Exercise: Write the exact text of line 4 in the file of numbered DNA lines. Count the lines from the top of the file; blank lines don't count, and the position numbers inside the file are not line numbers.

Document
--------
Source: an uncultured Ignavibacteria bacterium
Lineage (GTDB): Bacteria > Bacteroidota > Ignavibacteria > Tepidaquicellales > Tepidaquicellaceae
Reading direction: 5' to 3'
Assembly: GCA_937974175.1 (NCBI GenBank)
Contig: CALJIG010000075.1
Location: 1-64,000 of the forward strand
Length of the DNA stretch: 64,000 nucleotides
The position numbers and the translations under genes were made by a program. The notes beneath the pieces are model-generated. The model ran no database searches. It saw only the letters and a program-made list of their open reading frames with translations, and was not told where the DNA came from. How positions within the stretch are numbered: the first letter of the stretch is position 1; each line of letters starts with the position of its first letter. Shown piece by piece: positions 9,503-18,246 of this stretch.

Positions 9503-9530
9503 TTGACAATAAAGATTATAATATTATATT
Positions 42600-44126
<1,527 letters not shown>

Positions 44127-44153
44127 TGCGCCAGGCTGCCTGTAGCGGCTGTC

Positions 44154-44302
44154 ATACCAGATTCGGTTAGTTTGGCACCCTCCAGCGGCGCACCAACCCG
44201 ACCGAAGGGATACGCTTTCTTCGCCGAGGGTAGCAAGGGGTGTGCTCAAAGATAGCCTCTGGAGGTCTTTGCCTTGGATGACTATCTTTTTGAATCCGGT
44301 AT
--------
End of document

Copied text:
Assembly: GCA_937974175.1 (NCBI GenBank)